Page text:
SubscriberWrites: SC Registrar’s stance on WhatsApp as invalid mode of service outdated, dogmatic

SubscriberWrites: SC Registrar’s stance on WhatsApp as invalid mode of service outdated, dogmatic

High Court of Delhi along with district courts routinely allow for service of summons through ‘all modes of service’ , write Ivan and Vivek Mathur.

A woman uses her phone next to a logo of the WhatsApp application during Global Fintech Fest in Mumbai | Reuters file photo

A woman uses her phone next to a logo of the WhatsApp application during Global Fintech Fest in Mumbai | Reuters file photo

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As has recently been ruled upon by the Apex Court’s Registrar, ‘WhatsApp’, a popular instant messaging service shall not be considered a valid mode for service of documents as per the Supreme Court Rules, 2013 (hereinafter ‘Rules, 2013’) and as archaic as that may be, it is no surprise considering that the Rules, 2013 belong to the pre-smartphone and pre-VoIP (voice over internet protocol) era in India.

As is the case throughout the Rules 2013, provisions for ‘Service of Documents’ vide Order LIII are heavily grounded in the system of Advocates-on-Record (hereinafter ‘AoR’) as followed at the Supreme Court of India. Thus, the service of notice to any party’s AoR (including to the registered clerk of such AoR), physically and/or via said advocate’s registered e-mail, is considered valid service. Additionally, for matters involving the union government or the state government, service to the concerned department/central agency section and/or the nominated counsel/Standing Counsel shall be deemed to be valid service of notice. In catering to the system of AoRs at the Supreme Court, the Rules 2013 thus seem to function devoid of blemishes. 

Notably however, a regular litigant especially in matters concerning the original jurisdiction of the Supreme Court would invariably approach vide ‘Application for Transfer of Cases’ and it is here that the issue at hand becomes crucial simply for the fact that even at the level of the apex judiciary the litigants may face pitfalls as before the courts below. For such an eventuality Rule 3 of Order LIII outlines that,

“3. Service of any notice, order or other document upon a person who resides at a place within the territory of India may ordinarily be effected by posting. copy of the document required to be served in a pre-paid envelope registered for acknowledgment addressed to the party or personally at the place where be ordinarily resides and through the District Judge concerned: 

Provided that the Registrar may direct in a particular case or class of cases, that the service shall be effected in the manner provided by the Code for the service of summons: …”

Evidently, the Rules 2013 allude to the Code of Civil Procedure, 1908 (hereinafter the ‘Code’) towards ensuring that the concerned Registrar has latitude in service of notice. Interestingly though, the Code itself in-turn alludes to the rules framed by the concerned High Court and reference to the same may be found vide Rule 9(3) of Order V of the Code 1908;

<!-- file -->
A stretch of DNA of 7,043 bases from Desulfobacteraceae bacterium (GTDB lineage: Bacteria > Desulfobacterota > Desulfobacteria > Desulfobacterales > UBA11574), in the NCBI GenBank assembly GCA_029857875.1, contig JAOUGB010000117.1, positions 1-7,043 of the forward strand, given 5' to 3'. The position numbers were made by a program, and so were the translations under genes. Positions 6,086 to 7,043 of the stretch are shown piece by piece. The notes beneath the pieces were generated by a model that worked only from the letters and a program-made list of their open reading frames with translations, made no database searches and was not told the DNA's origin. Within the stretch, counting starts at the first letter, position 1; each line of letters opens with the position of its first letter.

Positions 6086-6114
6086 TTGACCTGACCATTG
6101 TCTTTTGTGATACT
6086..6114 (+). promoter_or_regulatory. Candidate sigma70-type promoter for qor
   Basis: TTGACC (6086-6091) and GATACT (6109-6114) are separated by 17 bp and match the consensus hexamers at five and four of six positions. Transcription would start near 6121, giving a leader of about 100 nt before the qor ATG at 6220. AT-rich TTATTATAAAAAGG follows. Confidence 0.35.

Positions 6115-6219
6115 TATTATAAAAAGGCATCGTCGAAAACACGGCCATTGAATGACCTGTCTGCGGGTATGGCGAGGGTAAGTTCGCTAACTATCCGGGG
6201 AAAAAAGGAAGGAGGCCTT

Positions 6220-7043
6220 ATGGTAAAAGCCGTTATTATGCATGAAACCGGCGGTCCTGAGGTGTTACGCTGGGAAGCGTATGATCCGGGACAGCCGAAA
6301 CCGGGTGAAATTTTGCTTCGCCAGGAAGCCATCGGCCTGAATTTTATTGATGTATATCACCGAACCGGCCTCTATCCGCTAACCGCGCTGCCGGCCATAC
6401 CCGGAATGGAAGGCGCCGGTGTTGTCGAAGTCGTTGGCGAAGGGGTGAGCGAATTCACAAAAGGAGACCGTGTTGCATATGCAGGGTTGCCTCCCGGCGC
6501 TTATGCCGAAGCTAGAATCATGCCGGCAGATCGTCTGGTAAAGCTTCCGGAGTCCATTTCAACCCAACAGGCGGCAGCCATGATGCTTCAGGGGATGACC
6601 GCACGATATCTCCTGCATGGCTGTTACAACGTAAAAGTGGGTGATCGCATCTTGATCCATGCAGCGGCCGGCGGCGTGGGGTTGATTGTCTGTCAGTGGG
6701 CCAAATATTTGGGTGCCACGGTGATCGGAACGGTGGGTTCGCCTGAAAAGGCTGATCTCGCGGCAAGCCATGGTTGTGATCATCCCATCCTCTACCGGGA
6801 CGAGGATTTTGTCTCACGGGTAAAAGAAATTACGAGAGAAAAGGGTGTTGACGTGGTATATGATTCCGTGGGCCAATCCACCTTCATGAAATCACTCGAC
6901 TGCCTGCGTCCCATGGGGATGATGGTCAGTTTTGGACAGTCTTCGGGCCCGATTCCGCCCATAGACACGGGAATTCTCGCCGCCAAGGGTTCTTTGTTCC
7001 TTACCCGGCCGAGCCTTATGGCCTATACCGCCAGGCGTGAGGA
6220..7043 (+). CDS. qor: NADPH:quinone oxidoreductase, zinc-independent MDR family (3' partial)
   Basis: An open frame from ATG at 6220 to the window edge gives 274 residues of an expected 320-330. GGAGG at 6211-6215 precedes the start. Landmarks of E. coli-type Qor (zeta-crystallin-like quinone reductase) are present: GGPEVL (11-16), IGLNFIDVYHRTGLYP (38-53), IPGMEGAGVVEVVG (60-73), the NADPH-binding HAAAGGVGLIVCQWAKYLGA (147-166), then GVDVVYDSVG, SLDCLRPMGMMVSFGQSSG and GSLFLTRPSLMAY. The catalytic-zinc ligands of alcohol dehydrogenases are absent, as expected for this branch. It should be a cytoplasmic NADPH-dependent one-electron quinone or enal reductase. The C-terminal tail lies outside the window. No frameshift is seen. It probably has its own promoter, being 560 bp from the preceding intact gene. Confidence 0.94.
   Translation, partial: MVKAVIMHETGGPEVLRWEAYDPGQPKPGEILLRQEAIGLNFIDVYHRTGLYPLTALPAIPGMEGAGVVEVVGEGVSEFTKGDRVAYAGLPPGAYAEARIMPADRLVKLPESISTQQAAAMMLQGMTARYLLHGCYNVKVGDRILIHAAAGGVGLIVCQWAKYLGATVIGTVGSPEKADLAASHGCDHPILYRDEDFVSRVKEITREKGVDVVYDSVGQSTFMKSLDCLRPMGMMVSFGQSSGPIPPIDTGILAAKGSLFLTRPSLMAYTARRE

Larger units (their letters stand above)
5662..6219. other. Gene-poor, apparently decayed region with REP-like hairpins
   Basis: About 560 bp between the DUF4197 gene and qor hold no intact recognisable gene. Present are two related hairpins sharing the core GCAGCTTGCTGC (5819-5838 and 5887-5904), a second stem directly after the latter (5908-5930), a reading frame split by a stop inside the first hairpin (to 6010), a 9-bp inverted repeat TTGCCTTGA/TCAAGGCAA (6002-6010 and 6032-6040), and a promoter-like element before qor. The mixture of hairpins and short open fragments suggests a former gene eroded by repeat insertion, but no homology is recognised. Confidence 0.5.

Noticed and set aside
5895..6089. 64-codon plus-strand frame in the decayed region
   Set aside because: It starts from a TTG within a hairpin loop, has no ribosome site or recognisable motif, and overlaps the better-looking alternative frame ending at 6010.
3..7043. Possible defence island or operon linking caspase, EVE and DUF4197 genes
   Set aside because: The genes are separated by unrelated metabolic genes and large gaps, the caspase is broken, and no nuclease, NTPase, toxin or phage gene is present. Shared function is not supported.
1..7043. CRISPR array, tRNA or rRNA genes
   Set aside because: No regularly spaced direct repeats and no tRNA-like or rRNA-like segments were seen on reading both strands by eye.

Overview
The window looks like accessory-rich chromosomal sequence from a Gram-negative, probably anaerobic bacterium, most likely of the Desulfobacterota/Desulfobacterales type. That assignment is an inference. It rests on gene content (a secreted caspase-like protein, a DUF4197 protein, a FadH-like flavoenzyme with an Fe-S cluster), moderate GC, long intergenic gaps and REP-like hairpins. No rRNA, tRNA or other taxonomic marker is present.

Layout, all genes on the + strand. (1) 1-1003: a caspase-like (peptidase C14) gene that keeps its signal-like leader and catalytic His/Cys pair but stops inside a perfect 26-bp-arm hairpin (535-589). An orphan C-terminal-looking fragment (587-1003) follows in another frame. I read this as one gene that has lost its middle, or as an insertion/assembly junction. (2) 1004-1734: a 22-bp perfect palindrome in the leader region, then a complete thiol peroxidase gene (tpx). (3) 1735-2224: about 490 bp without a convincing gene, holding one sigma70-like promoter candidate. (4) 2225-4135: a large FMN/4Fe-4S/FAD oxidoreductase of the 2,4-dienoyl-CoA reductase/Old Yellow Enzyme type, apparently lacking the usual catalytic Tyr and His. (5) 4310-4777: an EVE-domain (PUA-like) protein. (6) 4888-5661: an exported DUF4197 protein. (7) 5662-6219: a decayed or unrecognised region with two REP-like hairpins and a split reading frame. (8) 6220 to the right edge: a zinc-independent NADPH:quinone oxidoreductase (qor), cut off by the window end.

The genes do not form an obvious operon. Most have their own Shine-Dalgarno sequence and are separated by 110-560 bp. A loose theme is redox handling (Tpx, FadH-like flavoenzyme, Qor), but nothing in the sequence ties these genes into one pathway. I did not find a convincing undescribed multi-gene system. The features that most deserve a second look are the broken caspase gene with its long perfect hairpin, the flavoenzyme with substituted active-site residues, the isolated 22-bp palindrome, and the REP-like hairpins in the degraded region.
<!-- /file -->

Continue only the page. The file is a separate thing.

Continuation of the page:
“(3) The services of summons may be made by delivering or transmitting a copy thereof by registered post acknowledgment due, addressed to the defendant or his agent empowered to accept the service or by speed post or by such courier services as are approved by the High Court or by the Court referred to in sub-rule (1) or by any other means of transmission of documents (including fax message or electronic mail service) provided by the rules made by the High Court:

Provided that the service of summons under this sub-rule shall be made at the expenses of the plaintiff.”

The stance of the Supreme Court’s Registrar thus seems sloven and archaic especially considering that the Hon’ble High Court of Delhi along with the District Courts below it routinely allow for service of summons through ‘all modes of service’ referring thereby to Rule 1(e) of Chapter VI of the Delhi High Court (Original Side) Rules, 2018 which outlines that, 

“1(e). Notwithstanding anything contained in Order V Rule 10 of the Code, the Court may, in the very first instance, issue summons (together with copies of plaint, application, affidavit, documents etc.) by all or any of the following modes of service, viz., registered post (acknowledgement due); speed post; authorized courier; fax; electronic mail service; SMS with a hyperlink (if required) or any other web based or virtual communication mode; or dasti service; in addition to service of summons in the ordinary way. 

For this purpose, the publicly available email address and fax number, either on the website of the party or in public domain/ records shall also be deemed to be the correct e-mail address and fax number respectively.”

Surely the Code 1908 has enough latitude to ensure that the concerned courts may accept and allow for service of summons/notice/order via ‘any other means of transmission of documents’. Although it eventually ascribes the task to the High Courts to frame rules it remains beyond comprehension why the highest court of the land still balks at evolving with the times. 

It is no one’s case that the Registrar’s order is not in accordance with the Rules, 2013 or the practice and procedure of the Apex Court. However the same must not sit well with the push towards digitisation of court records and the Hon’ble Chief Justice’s vision for e-Courts in the country. The situation thus is in urgent need of an intervention, be it on the administrative side or even by way of a judicial order.

These pieces are being published as they have been received – they have not been edited/fact-checked by ThePrint.

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